Posts Tagged ‘blue’

What A Fun Entry To Come Home To!

October 14, 2018


This entry is open to the living, dining, and kitchen areas of a neatly modernized home in the Briar Park neighborhood of Houston. It was originally white. Needless to say, it wasn’t very interesting.

The homeowner chose this “Larkspur” pattern in navy blue by Serena & Lily. Boy, does this ever change things! It adds a cherry welcome when you walk through the door.

But it also sets a fun tone for the whole rest of the home. All the furnishings in the rooms are pretty subdued, so this slightly wacky pattern really jazzes things up! There is a small amount of blue in the living room rug and in a few accessories, so the navy color of the wallpaper pulls all that together.

S & L is nice paper to work with.

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From Bold and Dashing to Soft and Pretty

October 2, 2018


The homeowner loved the “Longwood” pattern originally in her powder room (see a snippet of it in the second photo), but, after going through the flooding from Hurricane Harvey, she worried that putting the same paper in her renovated bathroom would remind her of the horrible storm. So she decided to tame things down a little, and went with this “Augustine” pattern by the same company.

She chose this muted colorway (it’s a tad brighter in person than in my photos) partly because the greens in the paper melded nicely with her marble countertop, and also because the blues looked great with her blue ceiling (which was chosen to go with the original Longwood design).

The contractors did a reasonably good job prepping the walls. However, they painted over the old wallpaper, which is not a good idea. They also didn’t bother to remove the mirror or light sconces when they applied their smoothing compound, and you can see remnants of white gunk under the oval where the mirror hung and by peeking behind the light fixture. These were small things, but it took me two hours to smooth over these areas, get to dry, sand, and then prime.

The new Augustine humming bird pattern is one of my all-time favorites. It’s a very old, historic design. I love the design, and the paper is wonderful to work with. It is pre-pasted, so goes up more quickly than papers that have to be pasted by hand. It is easy to manipulate around turns, it doesn’t tear easily, it is thin and hugs the wall tightly, it dries quickly, and it has a lovely “raised ink” texture.

This paper is by Thibaut, and was bought from my favorite source for good quality, product knowledge, expert service, and competitive price – Dorota Hartwig at Southwestern Paint on Bissonnet near Kirby. (713) 520-6262 or dorotasouthwestern@hotmail.com. She is great at helping you find just the perfect paper! Discuss your project and make an appointment before heading over to see her.

The home is in the Memorial-Dairy Ashford / Energy Corridor area of Houston.

From Diagonal to Vertical

March 3, 2018


This home in Bellaire was (Houston) built in the ’90’s, and the original wallpaper (top photo) in this bathroom was outdated and had begun to curl at the seams. I stripped off the old paper and primed the walls with Gardz, a penetrating sealer that is a good base for wallpaper to adhere to. See second photo.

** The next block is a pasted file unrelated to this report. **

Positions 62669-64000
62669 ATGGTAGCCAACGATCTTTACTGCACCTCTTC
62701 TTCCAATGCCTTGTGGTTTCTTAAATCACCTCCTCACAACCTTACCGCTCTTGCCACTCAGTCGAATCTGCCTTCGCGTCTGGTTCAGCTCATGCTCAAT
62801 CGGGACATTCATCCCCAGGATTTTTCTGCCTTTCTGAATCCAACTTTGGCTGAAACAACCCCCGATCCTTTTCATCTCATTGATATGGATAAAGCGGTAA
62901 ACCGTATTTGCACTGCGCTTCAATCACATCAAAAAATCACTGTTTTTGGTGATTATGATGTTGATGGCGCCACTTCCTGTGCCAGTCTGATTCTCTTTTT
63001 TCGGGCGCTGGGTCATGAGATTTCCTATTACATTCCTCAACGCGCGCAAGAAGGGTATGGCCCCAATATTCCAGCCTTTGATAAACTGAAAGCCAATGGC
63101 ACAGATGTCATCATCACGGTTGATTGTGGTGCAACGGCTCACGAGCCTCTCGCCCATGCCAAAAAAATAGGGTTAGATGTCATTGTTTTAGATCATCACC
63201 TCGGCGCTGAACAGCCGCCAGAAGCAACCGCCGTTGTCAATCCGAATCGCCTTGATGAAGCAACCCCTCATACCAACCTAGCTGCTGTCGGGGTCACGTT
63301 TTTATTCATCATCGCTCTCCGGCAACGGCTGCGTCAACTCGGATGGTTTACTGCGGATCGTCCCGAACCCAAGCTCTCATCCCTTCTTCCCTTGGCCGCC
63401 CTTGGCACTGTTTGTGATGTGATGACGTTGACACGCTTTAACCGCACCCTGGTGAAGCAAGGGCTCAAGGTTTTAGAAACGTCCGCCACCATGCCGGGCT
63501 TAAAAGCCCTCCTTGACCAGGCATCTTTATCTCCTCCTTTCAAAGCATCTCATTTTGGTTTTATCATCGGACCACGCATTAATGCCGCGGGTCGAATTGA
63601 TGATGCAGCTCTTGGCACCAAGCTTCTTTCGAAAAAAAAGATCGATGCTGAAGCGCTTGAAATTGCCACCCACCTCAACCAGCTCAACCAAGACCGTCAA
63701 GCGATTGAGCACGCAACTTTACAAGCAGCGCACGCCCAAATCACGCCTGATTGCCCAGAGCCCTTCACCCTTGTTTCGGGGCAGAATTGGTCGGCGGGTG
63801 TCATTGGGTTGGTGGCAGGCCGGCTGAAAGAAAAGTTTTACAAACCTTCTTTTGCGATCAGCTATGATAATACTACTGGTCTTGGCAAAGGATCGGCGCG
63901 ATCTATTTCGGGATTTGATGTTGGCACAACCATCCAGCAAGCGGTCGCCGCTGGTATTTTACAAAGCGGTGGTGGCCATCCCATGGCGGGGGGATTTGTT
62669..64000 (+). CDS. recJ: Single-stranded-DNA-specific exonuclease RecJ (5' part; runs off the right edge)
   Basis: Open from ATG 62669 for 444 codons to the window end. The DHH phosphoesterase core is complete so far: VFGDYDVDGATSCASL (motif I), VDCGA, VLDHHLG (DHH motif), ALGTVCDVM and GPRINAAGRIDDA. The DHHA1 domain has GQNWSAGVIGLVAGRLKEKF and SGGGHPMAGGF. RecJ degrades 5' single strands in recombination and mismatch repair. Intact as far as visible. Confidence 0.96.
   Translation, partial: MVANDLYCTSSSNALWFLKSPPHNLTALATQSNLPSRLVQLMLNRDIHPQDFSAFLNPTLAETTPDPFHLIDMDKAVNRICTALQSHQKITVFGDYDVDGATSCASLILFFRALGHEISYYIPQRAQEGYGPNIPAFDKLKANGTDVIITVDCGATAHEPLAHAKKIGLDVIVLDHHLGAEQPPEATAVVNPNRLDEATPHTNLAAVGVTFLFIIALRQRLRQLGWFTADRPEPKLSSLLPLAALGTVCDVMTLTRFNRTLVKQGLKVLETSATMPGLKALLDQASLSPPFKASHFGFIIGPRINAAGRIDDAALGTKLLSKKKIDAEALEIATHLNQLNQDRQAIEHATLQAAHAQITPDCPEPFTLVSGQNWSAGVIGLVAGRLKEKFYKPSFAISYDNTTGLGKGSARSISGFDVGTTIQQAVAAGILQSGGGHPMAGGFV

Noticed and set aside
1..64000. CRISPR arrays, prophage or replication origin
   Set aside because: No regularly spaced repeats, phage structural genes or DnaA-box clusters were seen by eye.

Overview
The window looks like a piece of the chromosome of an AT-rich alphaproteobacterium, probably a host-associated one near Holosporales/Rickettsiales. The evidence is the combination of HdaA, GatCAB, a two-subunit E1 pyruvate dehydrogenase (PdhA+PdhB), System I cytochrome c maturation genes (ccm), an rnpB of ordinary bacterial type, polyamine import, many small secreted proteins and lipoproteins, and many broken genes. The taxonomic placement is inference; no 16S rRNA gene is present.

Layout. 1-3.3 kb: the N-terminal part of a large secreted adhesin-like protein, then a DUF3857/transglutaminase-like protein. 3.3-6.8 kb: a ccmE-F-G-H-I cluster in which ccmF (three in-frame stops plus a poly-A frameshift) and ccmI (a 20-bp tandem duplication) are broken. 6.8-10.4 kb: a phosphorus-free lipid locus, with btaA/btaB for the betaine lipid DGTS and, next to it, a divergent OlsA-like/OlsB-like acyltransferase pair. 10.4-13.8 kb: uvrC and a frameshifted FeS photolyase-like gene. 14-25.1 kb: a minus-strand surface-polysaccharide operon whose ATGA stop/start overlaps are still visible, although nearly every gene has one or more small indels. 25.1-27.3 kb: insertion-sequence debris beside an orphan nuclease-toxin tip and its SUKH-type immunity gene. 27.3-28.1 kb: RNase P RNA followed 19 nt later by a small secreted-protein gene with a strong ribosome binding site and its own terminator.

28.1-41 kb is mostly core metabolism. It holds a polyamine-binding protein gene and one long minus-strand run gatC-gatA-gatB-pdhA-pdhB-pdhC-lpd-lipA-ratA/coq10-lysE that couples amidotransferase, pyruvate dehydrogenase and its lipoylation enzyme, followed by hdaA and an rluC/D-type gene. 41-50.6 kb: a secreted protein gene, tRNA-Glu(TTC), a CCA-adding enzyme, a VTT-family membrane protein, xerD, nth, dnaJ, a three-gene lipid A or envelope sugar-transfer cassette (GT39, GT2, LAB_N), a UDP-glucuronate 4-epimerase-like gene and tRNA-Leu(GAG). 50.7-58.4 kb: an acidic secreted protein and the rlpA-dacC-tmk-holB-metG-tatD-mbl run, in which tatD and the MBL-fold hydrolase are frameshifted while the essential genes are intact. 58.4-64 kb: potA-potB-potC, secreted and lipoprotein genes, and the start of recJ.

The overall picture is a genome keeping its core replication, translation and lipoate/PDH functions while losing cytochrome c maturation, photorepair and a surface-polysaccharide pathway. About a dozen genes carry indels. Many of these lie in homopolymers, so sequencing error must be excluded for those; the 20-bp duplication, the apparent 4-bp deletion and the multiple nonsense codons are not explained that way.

The new tone-on-tone blue striped wallpaper updates the room, and adds a softer look. The homeowner chose cherry red accessories to accent the room. These are toned down by navy blue rugs and towels that are a slightly duskier navy and red.

This paper is a pre-pasted solid vinyl on a paper backing. Despite the economical price-point, I don’t recommend these types of papers, especially in rooms that are prone to humidity, such as bathrooms.

For starters, it’s difficult to install, and the seams never really look good. Second, the paper backing tends to absorb moisture from the air and then expand, and that causes the seams to curl. The vinyl surface layer is known for delaminating (separating from that paper backing). This, again, results in curled seams. This is not something that can be pasted back. So you are either left with curled seams or faced with repapering the entire room.

The best way to (hopefully) avoid this is to properly prep the walls, and to keep humidity to a minimum (avoid steamy showers, keep the A/C / heating vents open, run the exhaust fan, keep the door open).

Better yet, avoid purchasing paper-backed solid vinyl wallcoverings. If you shop at my favorite place (see the page on the right), you will be steered to beautiful papers of a better quality, while still at affordable prices.

Keeping Paste Off The Bookshelf Cubicle Paint (see previous post)

February 4, 2018


In yesterday’s post (below), I talked about pre-trimming pieces of grasscloth, so that two sides and one corner would fit neatly into the bookshelf cubicle’s back. That left me needing to trim excess paper off just two sides (plus the three attached corners).

I measured and pre-trimmed my pieces so that there would be only a 1/2″ excess that needed to be removed. That’s not very much, but, still, paste was on the back, and it would get onto the surrounding wood and paint. It’s easy enough to wipe the paste off of enamel paint. But in the case of grasscloth wallpaper, you really don’t want to get the surface wet (from the damp rag wiping paste off the painted wood), because it can stain, bleed, or lose color.

So I used strips of this cool blue plastic tape that is sold by a colleague of mine, Steve Boggess, a fellow member of the WIA (Wallcovering Installers Association), who imports it from Japan.

In the top photo, you see it applied to the back of the pasted piece of wallpaper. Two sides of the piece will butt against the walls of the cubicle, but the two sides that will overlap onto the painted walls will need to be taped. This tape will prevent paste from getting onto the painted walls.

In the second photo, you see a wee little bit of the tape peeking out from behind the grasscloth. In the third photo, I have made my trim cuts and am removing the excess grasscloth. The blue tape is coming along with it. It’s important to get all the tape off – if not, there will be no paste exposed to the wall to hold the grasscloth onto the wall.

The blue tape is expensive, and it adds extra time. But it saves time by eliminating the need to wipe paste off surfaces. And it keeps both paper and other surfaces absolutely clean and paste-free.

Cole & Son Woods / Stars for a Baby Boy’s Nursery

December 15, 2017


See that top photo? This newborn baby was doomed to a boring, blaagh, unstimulating nursery. But Mom wanted more for her first-born son. Pastels and teddy bears wouldn’t do it. Mom found this innovative design in an un-baby-like color – and, boy, does it look great!